Published on Development Impact

Weekly links January 28: celebrating rejections, wage setting, saying no more, and more….

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·       In the Atlantic, a lab has a party to celebrate every 100 academic rejections they receive. “When Vickers scrolled through the reel of rejections, she saw that Sarnecka, who is clearly a successful scientist, had gotten rejected for grants. She saw that students on the verge of earning their Ph.D.s had been rebuffed for jobs. By the time she read through the 48 rejections already in the document, Vickers’s rejection felt minor in comparison. What’s more, those rows on the spreadsheet rejiggered her conception of success. “I had always assumed that once you were successful, you would just continue to be successful eternally somehow,” she told me. Here was evidence that the lives of the successful could be littered with rejection.”…..There is also a nice bit about the value of a collective rejection sheet for a group “While rejection threatens our sense of belonging and heightens worries about how others see us, the rejection collection affirms that we belong. The irony, he noted, is that you’re accepted to the group based on being rejected.”

·       “the time has come to recognize that many – or even most – firms have some wage‐setting power” – David Card’s AEA Presidential Address. “Four new types of evidence have accumulated in the past 25 years that suggest employer wage‐setting power is non‐negligible: evidence on quit and recruiting responses to wages; evidence on the relationship between wages and firm productivity; evidence on the concentration of employment in small numbers of employers; and evidence of conspiracies and other forms of firm behavior targeted at suppressing firm‐to‐firm mobility and wage growth.”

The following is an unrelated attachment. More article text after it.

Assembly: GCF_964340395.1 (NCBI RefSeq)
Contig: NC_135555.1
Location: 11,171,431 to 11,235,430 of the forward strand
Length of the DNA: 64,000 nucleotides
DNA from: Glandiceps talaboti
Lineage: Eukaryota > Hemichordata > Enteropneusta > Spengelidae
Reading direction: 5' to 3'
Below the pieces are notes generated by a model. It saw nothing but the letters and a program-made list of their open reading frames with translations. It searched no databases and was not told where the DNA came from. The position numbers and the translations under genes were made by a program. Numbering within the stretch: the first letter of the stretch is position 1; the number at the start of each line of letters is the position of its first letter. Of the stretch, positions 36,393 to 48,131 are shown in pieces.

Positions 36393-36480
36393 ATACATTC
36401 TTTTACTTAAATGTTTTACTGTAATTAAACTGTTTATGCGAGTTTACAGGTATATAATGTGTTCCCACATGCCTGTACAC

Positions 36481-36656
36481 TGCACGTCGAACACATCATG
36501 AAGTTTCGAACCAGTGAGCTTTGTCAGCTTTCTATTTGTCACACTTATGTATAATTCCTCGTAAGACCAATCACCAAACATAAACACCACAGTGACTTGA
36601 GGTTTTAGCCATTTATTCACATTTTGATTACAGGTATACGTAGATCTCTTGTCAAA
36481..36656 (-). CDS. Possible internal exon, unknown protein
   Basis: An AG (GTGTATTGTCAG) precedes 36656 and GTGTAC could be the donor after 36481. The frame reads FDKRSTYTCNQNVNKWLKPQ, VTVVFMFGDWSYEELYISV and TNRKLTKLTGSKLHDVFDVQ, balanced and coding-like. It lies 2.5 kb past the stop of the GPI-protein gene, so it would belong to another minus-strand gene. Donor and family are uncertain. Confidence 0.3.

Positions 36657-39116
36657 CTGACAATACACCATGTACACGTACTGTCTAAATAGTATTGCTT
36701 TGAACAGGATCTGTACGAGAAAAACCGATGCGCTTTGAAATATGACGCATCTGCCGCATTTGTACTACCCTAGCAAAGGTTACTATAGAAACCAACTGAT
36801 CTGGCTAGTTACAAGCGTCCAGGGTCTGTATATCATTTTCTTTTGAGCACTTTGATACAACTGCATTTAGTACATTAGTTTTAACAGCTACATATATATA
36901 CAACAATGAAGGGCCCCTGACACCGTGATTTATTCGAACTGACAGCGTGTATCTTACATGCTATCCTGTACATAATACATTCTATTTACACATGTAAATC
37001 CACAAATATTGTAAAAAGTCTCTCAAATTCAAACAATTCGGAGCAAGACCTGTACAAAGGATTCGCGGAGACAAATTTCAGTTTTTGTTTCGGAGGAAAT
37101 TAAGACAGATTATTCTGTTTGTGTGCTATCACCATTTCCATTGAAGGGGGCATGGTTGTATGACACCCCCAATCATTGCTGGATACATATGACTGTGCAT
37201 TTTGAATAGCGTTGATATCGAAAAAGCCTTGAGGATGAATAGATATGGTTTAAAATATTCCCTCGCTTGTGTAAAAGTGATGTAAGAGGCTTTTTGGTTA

·       A new outcome to measure in your cash transfer program? The New York Times covers a paper in PNAS which found that a cash transfer to mothers in the first year of their children’s lives appears to have impacts on babies’ brain activities. How’s this for some research fundraising?: “To test the effects of cash aid, Baby’s First Years raised more than $20 million from public and private sources, including the National Institutes of Health. Researchers recruited participants from maternity wards in New York City, Minneapolis-St. Paul and the metro areas of New Orleans and Omaha, randomly assigning them to the high- and low-payment groups.”. The article is also notable for showing how interest groups use the exact same findings to push very different policy conclusions. However, Andrew Gelman is skeptical the effect size is big enough to detect given the sample size and variation in the data.

·       Something I need to keep working on, the focus to say no: “Saying no to mediocre opportunities is easy. Saying no to good opportunities is hard….Saying no is like saving your money in the bank, whereas saying yes is spending it. Most of us are on overdraft.”

·       Chris Blattman excerpts some interesting passages from Pranab Bardhan’s memoirs.


David McKenzie

Lead Economist, Development Research Group, World Bank

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